Refco Inc., one of the largest independent futures trading companies in the United States, shut down one of its subsidiaries yesterday as a scandal involving its former chief executive morphed into a potentially dire cash crunch.
The New York-based firm, which trades in a variety of arcane financial products with a broad range of investors around the world, said it suspended for 15 days operations of Refco Capital Markets Ltd. Sources close to the company, who spoke on the condition of anonymity, said clients and investors sought to pull their money out of the subsidiary, draining its cash and creating what one source called "a run on the bank."
Refco on Monday said that its longtime chief executive, Phillip R. Bennett, had secretly borrowed $430 million from the company. Bennett repaid the money and was put on leave, but Wednesday federal agents arrested Bennett and charged him with securities fraud. Refco says its financial statements for the past three years, filed in August when it sold stock in an initial public offering, cannot be relied upon anymore.
Yesterday Refco said it hired former Securities and Exchange Commission chairman Arthur Levitt as well as Promontory Financial Group LLC, a consulting firm headed by former federal bank regulator Eugene A. Ludwig, which has done several investigations of large-scale corporate scandals in recent years.
Refco spokesman Rob Solomon declined to comment on whether a cash crunch was limited to Refco Capital Markets or was an indication of broader financial problems. On Tuesday, Refco said it had "adequate liquidity to run the business in the ordinary course." But yesterday it said only its regulated trading businesses had adequate capital and would keep running. Refco Capital Markets, which the company said represents a "material portion" of its business, is a wholly unregulated private market maker in foreign exchange contracts and other financial transactions conducted primarily by hedge funds, major companies and large banks both to speculate on and hedge against swings in financial markets, stocks and currencies.
Refco's larger business, its futures trading operations, is regulated by the Commodity Futures Trading Commission as well as public exchanges that engage in futures trading, such as the Chicago Mercantile Exchange.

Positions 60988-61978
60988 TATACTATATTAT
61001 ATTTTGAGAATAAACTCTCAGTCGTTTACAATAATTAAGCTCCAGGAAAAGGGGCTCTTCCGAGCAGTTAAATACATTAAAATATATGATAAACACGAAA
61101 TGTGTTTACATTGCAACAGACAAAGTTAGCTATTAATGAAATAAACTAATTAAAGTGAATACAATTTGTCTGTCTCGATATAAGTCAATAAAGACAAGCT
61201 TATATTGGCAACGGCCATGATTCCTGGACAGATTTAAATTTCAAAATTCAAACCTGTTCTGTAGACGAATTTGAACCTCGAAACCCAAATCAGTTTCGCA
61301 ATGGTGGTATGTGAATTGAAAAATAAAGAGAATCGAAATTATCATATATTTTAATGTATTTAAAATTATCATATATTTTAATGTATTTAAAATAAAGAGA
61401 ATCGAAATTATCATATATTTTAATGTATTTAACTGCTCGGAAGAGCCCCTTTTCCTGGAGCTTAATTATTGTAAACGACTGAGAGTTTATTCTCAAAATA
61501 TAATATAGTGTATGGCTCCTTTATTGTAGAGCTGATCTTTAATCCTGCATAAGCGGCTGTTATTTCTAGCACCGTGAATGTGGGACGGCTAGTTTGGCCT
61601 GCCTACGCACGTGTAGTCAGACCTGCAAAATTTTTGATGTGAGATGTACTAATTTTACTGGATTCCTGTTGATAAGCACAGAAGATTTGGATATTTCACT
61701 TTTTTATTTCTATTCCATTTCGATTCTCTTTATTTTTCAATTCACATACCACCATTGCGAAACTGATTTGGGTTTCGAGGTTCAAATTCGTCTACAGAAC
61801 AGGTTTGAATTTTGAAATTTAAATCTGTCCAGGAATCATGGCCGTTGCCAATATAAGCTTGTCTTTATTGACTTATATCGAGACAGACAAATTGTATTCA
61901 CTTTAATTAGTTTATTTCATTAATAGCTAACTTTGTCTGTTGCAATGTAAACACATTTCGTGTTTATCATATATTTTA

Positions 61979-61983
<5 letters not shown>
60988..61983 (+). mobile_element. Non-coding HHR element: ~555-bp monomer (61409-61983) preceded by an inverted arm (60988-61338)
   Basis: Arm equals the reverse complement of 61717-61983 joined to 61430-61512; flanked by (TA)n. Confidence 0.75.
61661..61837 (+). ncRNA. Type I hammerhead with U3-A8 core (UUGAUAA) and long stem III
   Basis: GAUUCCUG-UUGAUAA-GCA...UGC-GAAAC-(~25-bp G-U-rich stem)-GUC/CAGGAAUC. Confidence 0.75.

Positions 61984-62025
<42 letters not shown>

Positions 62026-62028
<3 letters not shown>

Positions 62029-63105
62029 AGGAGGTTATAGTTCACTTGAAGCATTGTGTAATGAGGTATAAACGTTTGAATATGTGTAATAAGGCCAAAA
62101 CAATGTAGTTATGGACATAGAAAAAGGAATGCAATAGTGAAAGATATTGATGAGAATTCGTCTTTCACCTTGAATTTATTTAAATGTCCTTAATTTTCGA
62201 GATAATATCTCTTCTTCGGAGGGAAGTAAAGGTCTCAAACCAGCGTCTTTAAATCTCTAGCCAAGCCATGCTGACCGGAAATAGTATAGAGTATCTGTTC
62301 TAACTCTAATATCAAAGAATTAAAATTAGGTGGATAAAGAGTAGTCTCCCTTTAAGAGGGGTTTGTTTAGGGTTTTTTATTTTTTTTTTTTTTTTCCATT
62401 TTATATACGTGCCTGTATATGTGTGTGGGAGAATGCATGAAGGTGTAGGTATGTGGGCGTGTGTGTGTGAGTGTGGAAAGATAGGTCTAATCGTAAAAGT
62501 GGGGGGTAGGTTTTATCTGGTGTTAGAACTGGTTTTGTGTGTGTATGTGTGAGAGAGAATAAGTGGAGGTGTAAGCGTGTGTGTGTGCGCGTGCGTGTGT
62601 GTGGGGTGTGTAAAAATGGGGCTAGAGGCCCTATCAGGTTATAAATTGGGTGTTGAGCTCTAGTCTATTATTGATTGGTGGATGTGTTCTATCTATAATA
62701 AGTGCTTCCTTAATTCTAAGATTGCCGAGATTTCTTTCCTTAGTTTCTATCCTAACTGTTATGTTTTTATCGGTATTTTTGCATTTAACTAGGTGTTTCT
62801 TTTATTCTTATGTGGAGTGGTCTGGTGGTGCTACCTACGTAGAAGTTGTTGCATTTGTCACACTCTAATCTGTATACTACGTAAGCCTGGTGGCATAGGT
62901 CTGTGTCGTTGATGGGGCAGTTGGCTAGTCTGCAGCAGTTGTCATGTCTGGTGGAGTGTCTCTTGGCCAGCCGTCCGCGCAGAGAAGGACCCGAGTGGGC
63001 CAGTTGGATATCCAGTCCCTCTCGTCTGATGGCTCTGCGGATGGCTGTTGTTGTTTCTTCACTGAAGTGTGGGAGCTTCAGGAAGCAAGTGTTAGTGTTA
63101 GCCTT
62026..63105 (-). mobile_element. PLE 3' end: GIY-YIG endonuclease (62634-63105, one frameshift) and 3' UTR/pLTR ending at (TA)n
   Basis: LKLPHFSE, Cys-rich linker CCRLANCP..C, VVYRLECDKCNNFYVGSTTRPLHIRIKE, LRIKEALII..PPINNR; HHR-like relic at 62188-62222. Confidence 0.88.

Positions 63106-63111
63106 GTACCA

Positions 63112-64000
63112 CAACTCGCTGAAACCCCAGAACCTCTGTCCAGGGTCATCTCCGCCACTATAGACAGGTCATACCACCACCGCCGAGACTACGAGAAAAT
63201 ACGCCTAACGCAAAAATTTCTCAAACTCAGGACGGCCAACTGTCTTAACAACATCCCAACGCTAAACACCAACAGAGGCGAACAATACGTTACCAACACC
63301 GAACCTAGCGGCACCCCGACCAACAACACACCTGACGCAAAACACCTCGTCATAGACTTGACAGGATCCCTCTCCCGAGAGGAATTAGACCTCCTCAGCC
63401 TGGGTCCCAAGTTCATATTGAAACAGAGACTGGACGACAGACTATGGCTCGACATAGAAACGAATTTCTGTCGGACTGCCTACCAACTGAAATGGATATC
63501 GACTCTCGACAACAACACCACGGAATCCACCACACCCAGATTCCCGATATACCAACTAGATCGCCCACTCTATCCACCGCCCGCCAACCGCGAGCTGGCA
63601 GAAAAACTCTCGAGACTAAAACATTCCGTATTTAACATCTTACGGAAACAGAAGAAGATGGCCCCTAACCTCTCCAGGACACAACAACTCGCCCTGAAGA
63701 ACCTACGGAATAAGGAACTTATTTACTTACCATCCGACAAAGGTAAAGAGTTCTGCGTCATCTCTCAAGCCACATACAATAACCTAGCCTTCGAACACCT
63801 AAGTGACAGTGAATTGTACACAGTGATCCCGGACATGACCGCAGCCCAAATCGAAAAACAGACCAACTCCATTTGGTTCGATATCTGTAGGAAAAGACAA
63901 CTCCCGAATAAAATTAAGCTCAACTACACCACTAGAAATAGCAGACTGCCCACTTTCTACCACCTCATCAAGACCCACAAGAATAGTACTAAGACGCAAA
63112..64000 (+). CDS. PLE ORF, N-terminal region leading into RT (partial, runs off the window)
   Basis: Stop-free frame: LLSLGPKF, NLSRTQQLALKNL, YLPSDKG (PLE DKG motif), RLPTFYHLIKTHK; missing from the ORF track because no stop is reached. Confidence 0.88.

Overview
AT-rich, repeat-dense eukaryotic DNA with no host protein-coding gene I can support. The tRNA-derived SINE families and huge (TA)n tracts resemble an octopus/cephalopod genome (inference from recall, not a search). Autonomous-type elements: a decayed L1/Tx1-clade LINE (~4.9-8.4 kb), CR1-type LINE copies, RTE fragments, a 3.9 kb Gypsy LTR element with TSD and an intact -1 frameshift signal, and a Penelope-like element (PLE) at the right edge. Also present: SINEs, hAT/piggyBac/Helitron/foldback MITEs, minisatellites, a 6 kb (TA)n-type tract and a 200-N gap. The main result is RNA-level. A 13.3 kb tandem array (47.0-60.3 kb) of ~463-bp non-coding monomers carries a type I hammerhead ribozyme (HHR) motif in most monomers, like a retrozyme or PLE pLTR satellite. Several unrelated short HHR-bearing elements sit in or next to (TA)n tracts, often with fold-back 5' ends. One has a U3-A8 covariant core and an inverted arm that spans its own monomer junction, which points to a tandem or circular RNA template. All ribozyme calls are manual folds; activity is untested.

How Refco's problems would affect the broader futures and derivatives trading markets was difficult to determine, but privately yesterday market regulators and some large traders said the firm's liquidity problems were not yet cause for broader concern.
The CFTC issued a statement last night saying it was closely examining Refco LLC, the regulated Refco subsidiary that executes trades in futures and option contracts listed on the Merc and other exchanges.
"CFTC auditors and attorneys are presently in the process of re-confirming that Refco LLC's customer funds on deposit remain uncompromised and that the capital requirements of Refco LLC are being met," the statement said.
As of Aug. 31, Refco LLC held about $4.9 billion on behalf of trading clients, according to a filing with the CFTC. That makes it among the largest regulated futures brokers, behind giant banks and Wall Street firms such as Citigroup Inc. and Goldman Sachs Group Inc.
The Federal Reserve Bank of New York is monitoring the Refco situation as part of its normal market surveillance. But the bank has not convened any special emergency meetings to discuss any possible systemic risk to financial markets.
Meanwhile, the firm's internal problems could cause Refco's trading clients to abandon the firm, leading to a potential liquidity crisis even at its regulated operations. John C. Jensen, president and founder of Heritage West Futures Inc., a California firm that executes trades through Refco, said he has not yet decided whether to take his business elsewhere. But he said he might be forced to if it appears that Refco is headed toward financial failure.
"It's getting scary because I hear that a lot of people are taking their money out, that [Refco's] stock might be delisted and that there might be cash problems," Jensen said.